Ted S. Warren / AP Photo

Federal education officials have opened an inquiry into whether the University of Washington properly handled the case of a student who reported an instance of sexual violence, according to a statement from the school.

The investigation adds UW to a list of more than 100 colleges nationally — including Washington State University and Whitman College — where the U.S. Department of Education is investigating compliance with federal laws protecting victims of sexual assault or harassment.

Kyle Stokes / KPLU

Seattle school district officials did not warn Garfield High School that a student — now suspended for inappropriately touching two female classmates in their hotel room on a choir trip to New Orleans — had been expelled from a private school for similar misconduct in the past.

But a report the district released Monday also laid some blame for the groping incident with Garfield's choir teacher, saying her disregard for district policy preventing male and female students from entering each others' hotel rooms created "much greater opportunity" for something to go wrong on the trip last March.

Many Garfield choir students and parents have rallied to the defense of the veteran teacher, Carol Burton, who is now on administrative leave as Seattle Public Schools officials review her handling of the trip.

Kyle Stokes / KPLU

Washington state's first charter school is getting another second chance.

State charter commission members voted 4-3 against ending public funding for Seattle's First Place Scholars school Thursday afternoon, saying new leadership had made great strides to stabilize the school after its first chaotic months in operation.

They did so despite lingering doubts about whether the school would have enough cash to remain open into next school year — concerns commissioners had ordered school leaders to address in an ultimatum two weeks ago.

Creative Commons

A Garfield High School student might have groped two classmates while on a school choir trip to New Orleans in March, a Seattle Public Schools investigation has found.

The district also says the school's choir teacher and chaperones were drinking during the trip, and that one chaperone had "inappropriate contact with the student while under the influence of alcohol," according to a district statement.

Kyle Stokes / KPLU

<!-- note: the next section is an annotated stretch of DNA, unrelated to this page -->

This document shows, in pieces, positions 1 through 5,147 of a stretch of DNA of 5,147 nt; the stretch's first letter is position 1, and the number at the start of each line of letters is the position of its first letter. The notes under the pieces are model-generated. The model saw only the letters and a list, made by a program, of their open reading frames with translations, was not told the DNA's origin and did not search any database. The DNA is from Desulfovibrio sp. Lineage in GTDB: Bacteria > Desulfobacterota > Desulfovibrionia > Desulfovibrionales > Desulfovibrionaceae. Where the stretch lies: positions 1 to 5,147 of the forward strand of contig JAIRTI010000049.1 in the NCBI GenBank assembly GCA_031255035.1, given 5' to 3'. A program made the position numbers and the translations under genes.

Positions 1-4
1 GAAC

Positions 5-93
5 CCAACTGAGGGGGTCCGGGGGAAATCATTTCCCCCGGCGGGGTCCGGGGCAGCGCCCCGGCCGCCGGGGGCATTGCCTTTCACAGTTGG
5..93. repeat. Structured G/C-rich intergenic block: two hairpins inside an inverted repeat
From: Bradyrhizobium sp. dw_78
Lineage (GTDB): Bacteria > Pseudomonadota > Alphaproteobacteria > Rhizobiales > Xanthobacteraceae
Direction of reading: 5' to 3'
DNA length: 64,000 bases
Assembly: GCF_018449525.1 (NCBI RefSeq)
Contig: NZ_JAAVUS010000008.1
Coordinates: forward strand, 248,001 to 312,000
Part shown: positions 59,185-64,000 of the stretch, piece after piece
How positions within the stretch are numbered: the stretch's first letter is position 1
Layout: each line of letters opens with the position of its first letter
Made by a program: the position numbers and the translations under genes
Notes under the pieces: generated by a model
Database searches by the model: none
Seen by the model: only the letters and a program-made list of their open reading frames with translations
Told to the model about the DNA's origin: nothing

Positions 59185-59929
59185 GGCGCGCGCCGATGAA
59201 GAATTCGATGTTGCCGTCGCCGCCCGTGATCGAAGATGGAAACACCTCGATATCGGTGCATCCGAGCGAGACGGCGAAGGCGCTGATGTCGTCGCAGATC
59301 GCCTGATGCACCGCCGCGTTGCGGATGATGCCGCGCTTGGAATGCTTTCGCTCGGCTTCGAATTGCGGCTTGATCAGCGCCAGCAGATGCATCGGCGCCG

A state commission has decided it will wade into the labor drama that's pitted many Green River College faculty members against the school's administration.

In a time of tight budgets and tense contract negotiations at the Auburn community college, the state's Public Employee Relations Commission will appoint an examiner to handle a faculty complaint that school administrators' proposal to lay off several faculty union leaders amounts to an unfair labor practice.

Kyle Stokes / KPLU

Seattle school board members agreed to become partners in the city's new preschool program under an agreement that broadly defines the district's role in the pilot project.

Indeed while board members approved the document by a 5-1 vote Wednesday night, many also expressed concerns that the deal left too many unanswered questions about the district's role and responsibility in the program.

Kyle Stokes / KPLU

State officials issued an ultimatum to Seattle's First Place Scholars charter school on Wednesday: Fix a host of academic and financial problems within two weeks or lose public funding.

Specifically, First Place staff must provide a "viable expense budget"  by June 15, along with detailed evidence of how the school is serving its English language learners and students receiving special education services, outlined the warning letter issued by the Washington State Charter School Commission.

Kyle Stokes / KPLU

Teacher walkouts that closed schools in dozens of Washington school districts this spring might resume during the next school year if lawmakers don't approve a budget that meets teacher demands, state and local union leaders say.

Specifically, the Washington Education Association will "support local strikes throughout the state" if the new budget does not include the larger pay raises and across-the-board class size reductions the teachers union has demanded.

"The hope would be that the legislature would fulfill its obligation," WEA spokesman Rich Wood said.

David Goldman / AP Photo

More than 2,000 high school seniors in Washington state appear unlikely to graduate this year because they didn't pass a required biology test.

But while their predicament has caught Olympia's attention, a last-minute push to let those students get their diplomas anyway appears to have stalled in the State Senate as lawmakers debate what tests to link to graduation going forward.

Kyle Stokes / KPLU

Teachers in Tacoma have decided against joining the wave of walkouts that have closed some of Washington's biggest school districts this spring, with the union voting Tuesday to hold an alternate protest.

Kyle Stokes / KPLU News

Kyle Preston, 24, is two quarters away from completing a degree from a program Green River College has proposed to cut.